The panelists presented the details of their work designing Masdar, a planned carbon-neutral city in Abu Dhabi intended to create a model of sustainability for the rest of the world.
If everyone follows the Masdar model, “one planet is more than enough” to provide the necessary resources for human life, said Khaled Awad, the director of property development for the Masdar Initiative.
Panelists included Awad; energy analysts, who spoke extensively about the region’s climate and how to use sustainable energy; an architect; and a traffic analyst, who spoke about the planned public transportation system. All four speakers emphasized the design constraints imposed by the sweltering climate.
“The whole city is predicated around how you actually design in that climate environment,” said Peter Sharett, an analyst with WSP Group, an environmental consulting firm. Sharett said he and his colleagues analyzed the geographies of ancient cities to determine how best to deal with a desert climate.
The city is mainly designed around a cluster of “clean-tech” businesses, which will produce and research environmentally-friendly products.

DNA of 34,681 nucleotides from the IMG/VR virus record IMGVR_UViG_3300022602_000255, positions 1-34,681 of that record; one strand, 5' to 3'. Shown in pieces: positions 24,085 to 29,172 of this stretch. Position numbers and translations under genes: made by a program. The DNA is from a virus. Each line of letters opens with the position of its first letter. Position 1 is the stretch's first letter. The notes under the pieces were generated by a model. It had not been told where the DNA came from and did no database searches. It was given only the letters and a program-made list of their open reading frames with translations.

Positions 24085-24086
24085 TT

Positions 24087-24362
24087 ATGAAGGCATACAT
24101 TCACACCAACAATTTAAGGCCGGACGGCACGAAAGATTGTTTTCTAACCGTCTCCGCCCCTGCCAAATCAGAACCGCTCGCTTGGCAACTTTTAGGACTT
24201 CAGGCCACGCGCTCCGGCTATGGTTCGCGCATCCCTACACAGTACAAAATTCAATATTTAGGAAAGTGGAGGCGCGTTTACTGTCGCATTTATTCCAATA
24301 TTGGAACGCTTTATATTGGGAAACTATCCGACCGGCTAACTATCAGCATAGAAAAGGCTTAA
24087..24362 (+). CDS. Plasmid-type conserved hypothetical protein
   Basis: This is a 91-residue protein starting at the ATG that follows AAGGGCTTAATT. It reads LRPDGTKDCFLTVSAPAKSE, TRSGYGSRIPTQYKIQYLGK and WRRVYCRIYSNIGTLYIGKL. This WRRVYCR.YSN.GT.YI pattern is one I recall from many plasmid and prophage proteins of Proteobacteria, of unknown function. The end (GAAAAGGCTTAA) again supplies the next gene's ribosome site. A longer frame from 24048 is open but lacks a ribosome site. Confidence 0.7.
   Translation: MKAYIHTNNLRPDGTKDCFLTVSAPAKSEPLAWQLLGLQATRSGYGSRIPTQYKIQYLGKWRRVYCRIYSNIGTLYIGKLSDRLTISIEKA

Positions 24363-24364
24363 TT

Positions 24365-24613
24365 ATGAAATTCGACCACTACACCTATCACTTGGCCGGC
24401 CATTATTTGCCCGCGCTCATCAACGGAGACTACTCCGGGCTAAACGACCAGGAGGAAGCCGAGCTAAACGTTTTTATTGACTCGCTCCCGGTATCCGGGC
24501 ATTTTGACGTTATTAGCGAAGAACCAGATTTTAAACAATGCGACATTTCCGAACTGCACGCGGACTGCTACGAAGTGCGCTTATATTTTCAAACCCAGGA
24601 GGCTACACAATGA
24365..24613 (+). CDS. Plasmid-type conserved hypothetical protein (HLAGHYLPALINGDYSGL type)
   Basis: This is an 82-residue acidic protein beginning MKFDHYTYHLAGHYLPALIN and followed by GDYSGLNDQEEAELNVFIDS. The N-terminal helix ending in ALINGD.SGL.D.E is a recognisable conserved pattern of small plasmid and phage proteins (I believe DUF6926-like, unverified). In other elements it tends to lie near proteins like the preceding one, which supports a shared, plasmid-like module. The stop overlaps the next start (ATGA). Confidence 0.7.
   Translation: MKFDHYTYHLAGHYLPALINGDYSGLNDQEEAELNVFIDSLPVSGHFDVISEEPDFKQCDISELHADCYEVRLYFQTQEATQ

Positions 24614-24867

Masdar will not only be a business and research hub but also an entirely self-sufficient city with vibrant residential life, parks, and nighttime entertainment.
“We wanted a mixture of laboratories, office space, and social elements that are essential for any high quality of life,” Awad said. “The highest quality of life would be attached to the lowest environmental footprint.”
The city will be home to around 50,000 people, while another 40,000 will commute. Because cars will be banned in Masdar, all commuters must walk, ride bicycles, or use public transportation to enter the city.
The panel began 20 minutes late due to technological problems. The panelists tried to include an architect in the presentation using Skype, but he could only occasionally be heard.
During the question-and-answer session that followed, Sharett lauded University President Drew G. Faust for her commitment to the environment.
Harvard’s eco-conscious plans for its new campus in Allston include a voluntary cap on greenhouse gas emissions well below required national standards. The University has committed to keeping carbon emissions 50 percent below national standards in Allston’s new science center and 30 percent below national standards for the rest of the Allston project.
“This is the leadership that Harvard needs to take forward,” Sharett said. “I think the world has been waiting for North America to put the huge amount of intellectual strength and vigor behind developing some of these things.”